You have to have patience to take the long view as well as the short view in writing and promoting your books, and building your career. You can’t look at your career as one book but ten or twenty—each new book being better and more lucrative than the previous one.

Love

To be the best writer and author you can be, you must love the process. You have to believe that using this model is what you were born to do. You have to

  • love to read and write
  • write out of love for serving your readers
  • love the challenges of devoting yourself to becoming a better writer and communicator about your work

The love you send into the world through your work and your relationships with your readers will come back to you many times over and provide a profoundly satisfying life, regardless of how much income you earn doing it.

The Best Piece of Advice
Add luck to this list, and your books will be failproof. After forty-four years in the business, I’m convinced that every part of this list is essential. I may have left something out—and please tell me if I have–but you will need all of what’s here to succeed. I end the model with the best piece of advice I’ve ever heard about becoming a writer:

“If anything can stop you from becoming a writer, let it. If nothing can stop you, do it and you’ll make it.”

A Bonus

You can adapt this model for other professions and in your personal life. 

My partner Elizabeth Pomada and I do a presentation about the model.

From Passion to Patience: A New Model for Becoming a Successful Author, Part 1

Now is the best time ever to be a writer, and what follows in the next five posts is a new model for what it will take for you to build a successful writing career in the digital age. I may have left something out, and I hope you will tell me if I have, but every one of the nineteen necessities you will be reading about is essential, and you can’t make it without all of them.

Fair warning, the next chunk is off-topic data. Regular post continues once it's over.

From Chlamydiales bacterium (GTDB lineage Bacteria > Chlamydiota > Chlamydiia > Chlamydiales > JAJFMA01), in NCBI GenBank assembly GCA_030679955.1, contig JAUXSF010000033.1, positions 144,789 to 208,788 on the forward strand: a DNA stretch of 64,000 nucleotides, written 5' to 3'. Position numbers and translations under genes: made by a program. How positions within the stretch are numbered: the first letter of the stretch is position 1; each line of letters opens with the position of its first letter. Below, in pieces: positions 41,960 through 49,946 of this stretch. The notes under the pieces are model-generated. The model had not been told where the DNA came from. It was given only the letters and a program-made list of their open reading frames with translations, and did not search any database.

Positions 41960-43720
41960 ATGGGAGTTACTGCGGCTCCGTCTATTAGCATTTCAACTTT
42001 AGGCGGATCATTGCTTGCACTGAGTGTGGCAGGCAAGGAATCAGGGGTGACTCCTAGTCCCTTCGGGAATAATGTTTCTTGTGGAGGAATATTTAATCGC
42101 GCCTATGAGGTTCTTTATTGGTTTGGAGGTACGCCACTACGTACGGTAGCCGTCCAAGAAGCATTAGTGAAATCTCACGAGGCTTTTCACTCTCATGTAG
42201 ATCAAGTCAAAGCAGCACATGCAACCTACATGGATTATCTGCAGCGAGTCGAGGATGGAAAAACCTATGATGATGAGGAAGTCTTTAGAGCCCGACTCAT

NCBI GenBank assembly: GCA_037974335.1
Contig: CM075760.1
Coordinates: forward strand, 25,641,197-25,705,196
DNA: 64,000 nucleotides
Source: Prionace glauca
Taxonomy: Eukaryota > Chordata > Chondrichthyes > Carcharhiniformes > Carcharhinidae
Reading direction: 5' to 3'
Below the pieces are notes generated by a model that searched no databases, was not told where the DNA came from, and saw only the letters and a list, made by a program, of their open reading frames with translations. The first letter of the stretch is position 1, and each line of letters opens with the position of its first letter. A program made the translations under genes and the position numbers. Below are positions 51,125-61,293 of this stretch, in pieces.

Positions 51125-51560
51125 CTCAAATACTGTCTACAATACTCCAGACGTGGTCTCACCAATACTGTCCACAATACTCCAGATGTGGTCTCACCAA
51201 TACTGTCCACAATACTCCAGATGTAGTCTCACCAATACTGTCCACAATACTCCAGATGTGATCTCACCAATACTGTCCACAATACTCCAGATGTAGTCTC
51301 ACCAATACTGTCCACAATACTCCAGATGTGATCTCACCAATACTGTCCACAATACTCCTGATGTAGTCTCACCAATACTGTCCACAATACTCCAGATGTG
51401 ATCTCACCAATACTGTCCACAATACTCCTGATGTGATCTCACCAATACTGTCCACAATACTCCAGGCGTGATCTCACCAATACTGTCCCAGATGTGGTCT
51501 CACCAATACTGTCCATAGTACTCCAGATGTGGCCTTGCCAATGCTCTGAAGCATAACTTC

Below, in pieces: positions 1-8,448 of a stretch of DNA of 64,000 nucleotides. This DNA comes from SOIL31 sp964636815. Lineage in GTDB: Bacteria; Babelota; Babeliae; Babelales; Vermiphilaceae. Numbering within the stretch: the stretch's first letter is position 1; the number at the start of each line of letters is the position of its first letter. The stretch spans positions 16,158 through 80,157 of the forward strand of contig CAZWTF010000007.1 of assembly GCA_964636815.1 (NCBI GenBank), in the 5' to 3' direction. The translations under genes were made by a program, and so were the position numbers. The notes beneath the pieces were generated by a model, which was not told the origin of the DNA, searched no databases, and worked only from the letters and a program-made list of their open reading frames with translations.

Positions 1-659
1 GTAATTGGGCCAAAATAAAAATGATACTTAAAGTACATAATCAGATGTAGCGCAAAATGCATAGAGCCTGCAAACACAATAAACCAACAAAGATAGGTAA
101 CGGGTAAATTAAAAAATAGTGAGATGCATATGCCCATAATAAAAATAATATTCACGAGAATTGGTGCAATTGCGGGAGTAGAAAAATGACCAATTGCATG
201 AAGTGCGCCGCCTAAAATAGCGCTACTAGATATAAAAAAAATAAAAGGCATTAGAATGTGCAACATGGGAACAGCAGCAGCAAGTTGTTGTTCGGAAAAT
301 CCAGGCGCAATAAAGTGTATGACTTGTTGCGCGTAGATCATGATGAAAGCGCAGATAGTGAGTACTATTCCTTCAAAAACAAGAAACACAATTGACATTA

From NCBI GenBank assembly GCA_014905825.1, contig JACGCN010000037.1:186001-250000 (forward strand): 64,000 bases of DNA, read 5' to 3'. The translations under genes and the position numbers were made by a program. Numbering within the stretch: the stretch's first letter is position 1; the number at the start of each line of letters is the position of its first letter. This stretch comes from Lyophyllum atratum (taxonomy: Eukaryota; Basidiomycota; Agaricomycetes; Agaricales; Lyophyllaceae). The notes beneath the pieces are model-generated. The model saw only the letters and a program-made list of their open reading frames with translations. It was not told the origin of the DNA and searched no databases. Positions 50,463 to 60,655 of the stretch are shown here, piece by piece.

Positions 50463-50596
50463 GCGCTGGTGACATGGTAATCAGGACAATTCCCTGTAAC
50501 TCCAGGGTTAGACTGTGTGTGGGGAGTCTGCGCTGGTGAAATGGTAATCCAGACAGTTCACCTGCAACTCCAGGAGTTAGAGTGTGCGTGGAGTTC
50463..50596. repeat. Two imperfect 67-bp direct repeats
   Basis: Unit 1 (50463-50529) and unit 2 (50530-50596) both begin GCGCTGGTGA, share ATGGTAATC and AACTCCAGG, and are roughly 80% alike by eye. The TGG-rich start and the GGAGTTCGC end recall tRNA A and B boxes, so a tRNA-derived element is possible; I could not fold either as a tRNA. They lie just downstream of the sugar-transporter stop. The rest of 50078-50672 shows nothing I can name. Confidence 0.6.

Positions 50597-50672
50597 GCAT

Passion

Writing begins with passion—a passion for words, ideas, writing, books, people, publishing, communicating about your work, and serving your readers.

Reading

Writing starts with reading. Read what you love to read and write what you love to read.

An acquaintance once came up to me all excited and said: “I just finished my first novel!”

“That’s great!” I said.

Then he asked: “What should I read next?”

Well, if you’re a novelist, you should read as many novels as you can, and read like a writer. What works for you in the books you love will work for your readers.

Models

Reading will also enable you to choose books and authors to use as models for your books and career. Telling agents, editors, and readers your models will enable them to understand what your book is instantly.

Goals